The lack of strong scientific evidence either way is the reason the guidelines will not be made more restrictive at this stage, according to surgeons. A working paper drawn from a group of leading pediatric urologists, did a comprehensive literature review in 2012.
“It is clear that outcomes studies lack the necessary detail to base further recommendations upon,” they wrote.
M’s case takes a different route. The fact that he was in foster care and treated in state-run hospitals allows the federal court case to claim a breach of his constitutional rights. The case has been accepted by the district court to go to trial, but the decision is being appealed. If M’s case is successful, it may set a precedent that surgery on intersex children is unconstitutional in at least some situations, such as when it is very difficult to predict gender. This would not apply to many doctors, who do not practice in state hospitals and have to have the consent of a child’s parents to operate. But legal experts say it would influence public opinion and send a strong message to doctors and hospital ethics boards.
M’s thoughts of the future now involve wanting to be a firefighter or fixing cars, but the Crawfords anticipate his teenage years will be “tough.”
“It’s difficult for everyone,” Mark Crawford said, but M will have added challenges. He will have to start hormone replacement therapy and, without a penis, will become aware, “that there is this life of sexual behavior that he’s not able to participate in.”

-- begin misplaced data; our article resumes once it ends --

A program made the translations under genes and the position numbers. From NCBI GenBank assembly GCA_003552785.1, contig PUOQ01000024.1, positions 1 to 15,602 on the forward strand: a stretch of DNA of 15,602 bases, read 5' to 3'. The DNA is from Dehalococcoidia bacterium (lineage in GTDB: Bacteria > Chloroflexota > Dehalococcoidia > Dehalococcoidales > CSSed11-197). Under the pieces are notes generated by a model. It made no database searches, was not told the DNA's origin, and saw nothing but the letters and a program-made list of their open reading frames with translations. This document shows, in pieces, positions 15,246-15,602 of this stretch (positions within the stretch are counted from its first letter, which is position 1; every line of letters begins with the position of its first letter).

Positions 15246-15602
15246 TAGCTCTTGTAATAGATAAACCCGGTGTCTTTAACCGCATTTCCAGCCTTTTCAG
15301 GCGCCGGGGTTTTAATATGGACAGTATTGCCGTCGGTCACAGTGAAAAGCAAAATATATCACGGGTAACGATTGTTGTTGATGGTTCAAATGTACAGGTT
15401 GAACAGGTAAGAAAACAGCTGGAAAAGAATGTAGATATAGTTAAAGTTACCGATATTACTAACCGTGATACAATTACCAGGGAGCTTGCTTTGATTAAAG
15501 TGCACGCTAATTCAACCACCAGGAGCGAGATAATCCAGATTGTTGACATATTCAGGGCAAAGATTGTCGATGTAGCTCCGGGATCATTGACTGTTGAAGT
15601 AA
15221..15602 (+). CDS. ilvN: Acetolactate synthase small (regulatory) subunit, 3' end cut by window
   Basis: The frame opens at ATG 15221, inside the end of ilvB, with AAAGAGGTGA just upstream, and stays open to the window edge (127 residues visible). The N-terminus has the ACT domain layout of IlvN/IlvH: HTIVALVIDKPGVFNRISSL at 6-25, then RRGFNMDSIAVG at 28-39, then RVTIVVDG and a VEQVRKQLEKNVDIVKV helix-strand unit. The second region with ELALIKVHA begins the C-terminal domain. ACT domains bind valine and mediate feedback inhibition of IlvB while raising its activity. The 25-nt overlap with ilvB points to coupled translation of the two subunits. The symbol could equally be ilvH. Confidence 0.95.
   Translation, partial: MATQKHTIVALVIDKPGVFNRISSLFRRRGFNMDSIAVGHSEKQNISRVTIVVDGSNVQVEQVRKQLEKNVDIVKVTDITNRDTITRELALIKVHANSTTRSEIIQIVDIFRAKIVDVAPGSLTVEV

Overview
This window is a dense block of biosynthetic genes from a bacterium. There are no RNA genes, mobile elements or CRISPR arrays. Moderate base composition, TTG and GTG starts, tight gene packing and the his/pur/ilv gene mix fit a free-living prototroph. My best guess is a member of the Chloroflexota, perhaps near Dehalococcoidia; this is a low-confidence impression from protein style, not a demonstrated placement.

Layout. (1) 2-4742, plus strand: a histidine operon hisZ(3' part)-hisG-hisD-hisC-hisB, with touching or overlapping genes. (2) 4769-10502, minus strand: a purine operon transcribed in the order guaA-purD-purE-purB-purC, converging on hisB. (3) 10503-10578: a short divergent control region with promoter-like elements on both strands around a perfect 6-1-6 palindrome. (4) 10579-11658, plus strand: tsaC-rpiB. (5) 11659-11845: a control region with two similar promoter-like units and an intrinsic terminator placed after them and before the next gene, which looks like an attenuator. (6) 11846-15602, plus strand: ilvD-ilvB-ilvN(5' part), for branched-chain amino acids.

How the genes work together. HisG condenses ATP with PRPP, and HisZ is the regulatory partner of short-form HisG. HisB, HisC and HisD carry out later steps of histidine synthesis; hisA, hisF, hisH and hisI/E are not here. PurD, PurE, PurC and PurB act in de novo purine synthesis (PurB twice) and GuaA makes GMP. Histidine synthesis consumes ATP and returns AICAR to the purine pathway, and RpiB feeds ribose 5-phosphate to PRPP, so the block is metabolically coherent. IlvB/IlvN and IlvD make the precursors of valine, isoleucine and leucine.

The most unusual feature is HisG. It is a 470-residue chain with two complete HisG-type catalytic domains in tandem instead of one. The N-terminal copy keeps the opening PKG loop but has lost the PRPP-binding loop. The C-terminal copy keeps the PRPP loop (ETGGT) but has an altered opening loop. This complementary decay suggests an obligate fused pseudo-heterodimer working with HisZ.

“The real intent of the lawsuit is just to uphold these constitutional principles—integrity of a person’s body and some kind of due process for infants where people around them in power are considering doing surgeries like this,” Mark Crawford said.
“I would give anything for this not to have been done to our child,” Pam Crawford said. “I want to see that his suffering will not be entirely wasted.”
* This piece originally stated that the Crawfords decided to do feminizing surgery on M, rather than the doctors. We regret the error.
Reporting for this article was supported by the Stabile Center for Investigative Journalism at Columbia University.
We want to hear what you think about this article. Submit a letter to the editor or write to firstname.lastname@example.org.